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Derek Lowe The 2002 Model

Dbl%20new%20portrait%20B%26W.png After 10 years of blogging. . .

Derek Lowe, an Arkansan by birth, got his BA from Hendrix College and his PhD in organic chemistry from Duke before spending time in Germany on a Humboldt Fellowship on his post-doc. He's worked for several major pharmaceutical companies since 1989 on drug discovery projects against schizophrenia, Alzheimer's, diabetes, osteoporosis and other diseases. To contact Derek email him directly: Twitter: Dereklowe

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January 13, 2009

Lack of Experience, You Know

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Posted by Derek

OK, solid chemistry around here today. It looks as if I'll be running a ring-closing metathesis reaction soon. Nobel Prize in 2005, all over the chemistry journals for years. . .and I've never had occasion to use one until now. And when I think about it, there are quite a few other reactions in that category for me.

For example, I'm not at all sure that I've ever done a directed ortho-metalation. I've come close a few times, and I couldn't absolutely swear that I've never done the reaction, but none come to mind. No Fischer indole synthesis for me, because I've always been able to buy the indoles I need, and the same thing applies (fortunately) to the widely disliked Skraup cyclization for quinolines. I've never done an Eschweiler-Clarke reaction, although there have been several times I've needed to form methyl amines, and it probably would have been a good idea.

I've never done any of those multicomponent condensation reactions (Ugi, Passerini, etc.), partly because I've never done much combinatorial chemistry. And I've never done a Rosenmund reduction, but jeez, in this day and age, who has? No Julia olefination, no Fries rearranagements, no Kolbe-Schmitts (or Kolbe anything, come to think of it). And no Paterno-Buchi reactions, because I haven't really done any photochemistry for about twenty years.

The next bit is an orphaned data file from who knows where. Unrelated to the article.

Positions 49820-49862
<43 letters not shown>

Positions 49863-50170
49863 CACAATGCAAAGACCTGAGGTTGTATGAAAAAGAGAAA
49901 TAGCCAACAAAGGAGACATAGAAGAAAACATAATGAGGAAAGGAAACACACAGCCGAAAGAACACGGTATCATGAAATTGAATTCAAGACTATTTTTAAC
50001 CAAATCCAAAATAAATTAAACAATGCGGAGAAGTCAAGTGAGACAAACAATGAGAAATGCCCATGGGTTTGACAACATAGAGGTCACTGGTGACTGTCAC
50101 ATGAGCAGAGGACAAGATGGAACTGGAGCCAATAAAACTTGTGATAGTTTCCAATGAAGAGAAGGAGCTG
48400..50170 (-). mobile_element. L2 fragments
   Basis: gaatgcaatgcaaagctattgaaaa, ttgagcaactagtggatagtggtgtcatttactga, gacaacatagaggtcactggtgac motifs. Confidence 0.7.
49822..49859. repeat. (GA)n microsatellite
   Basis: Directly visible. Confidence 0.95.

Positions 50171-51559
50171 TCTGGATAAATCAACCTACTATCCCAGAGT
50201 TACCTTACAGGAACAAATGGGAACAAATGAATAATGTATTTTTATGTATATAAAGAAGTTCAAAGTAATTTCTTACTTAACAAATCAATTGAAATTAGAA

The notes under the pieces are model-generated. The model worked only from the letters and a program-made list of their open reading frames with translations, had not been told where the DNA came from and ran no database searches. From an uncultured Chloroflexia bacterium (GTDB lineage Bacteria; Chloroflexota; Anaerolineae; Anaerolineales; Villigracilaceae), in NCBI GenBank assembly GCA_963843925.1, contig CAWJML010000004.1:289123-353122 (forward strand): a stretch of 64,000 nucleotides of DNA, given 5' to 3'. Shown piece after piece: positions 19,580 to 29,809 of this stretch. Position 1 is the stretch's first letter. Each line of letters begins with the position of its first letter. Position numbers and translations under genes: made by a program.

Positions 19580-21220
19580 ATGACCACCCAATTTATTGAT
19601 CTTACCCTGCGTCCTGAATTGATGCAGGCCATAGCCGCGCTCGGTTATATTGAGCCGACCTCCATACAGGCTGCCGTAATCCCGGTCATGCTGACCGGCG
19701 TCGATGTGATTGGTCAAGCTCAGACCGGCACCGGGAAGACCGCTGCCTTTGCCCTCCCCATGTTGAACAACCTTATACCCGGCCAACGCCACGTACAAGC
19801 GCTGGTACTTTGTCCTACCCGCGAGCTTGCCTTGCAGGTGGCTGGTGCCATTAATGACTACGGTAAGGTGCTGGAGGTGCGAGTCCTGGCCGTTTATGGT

I suppose the biggest gaps in my record are the RCM (soon to be filled) and the directed metalation (unless I can think of one that I've blocked from my memory somehow). Most of the other big ones I've done at one point or another, albeit perhaps only once or twice: the last time I ran a Wurtz coupling, on purpose, anyway, was twice in the summer of 1983. I have run a lot of the obscurities as well, of course (Shapiro elimination, anyone?) And I have a lot of fondness for some lesser-known reactions, such as the Prins cyclization, which got me out of a tight spot in my first year of grad school (I've been grateful ever since).

So here's my chem-geek question for the laboratory-bound part of my readership: what famous reactions have you never done? Have you been avoiding it for some reason, or have you just never needed the thing (and wondered why it's so darn famous)? Confess below!

Comments (45) + TrackBacks (0) | Category: Life in the Drug Labs


1. ZAL on January 13, 2009 9:29 AM writes...

I've never done an RCM, too, but I've done some Eschweiler-Clarke reactions during my Ph.D. (always worked very well, BTW). My list of gaps is pretty extensive too, though: first that come to mind are Heck, Sonogashira, SAD, HWE...

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2. kmd on January 13, 2009 9:44 AM writes...

Pummerer rearrangement...I've never needed it, but I always thought it looked cool

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3. kh06 on January 13, 2009 10:06 AM writes...

I've never done a standard Grignard where you have to actually make the reagent yourself...I've done cuprate additions, used grignards out of bottles, but I've just never had the opportunity (or need) to get out the Mg turnings myself!

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4. Tot. Syn. on January 13, 2009 10:22 AM writes...

Err... kinda embarrassing, but I've never done a Diels Alder, Heck (or Keck), Henry or Reformatsky reaction. And those are only the well-known ones... Draw from a full list (like, and it's not looking good!

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5. rhodium on January 13, 2009 10:45 AM writes...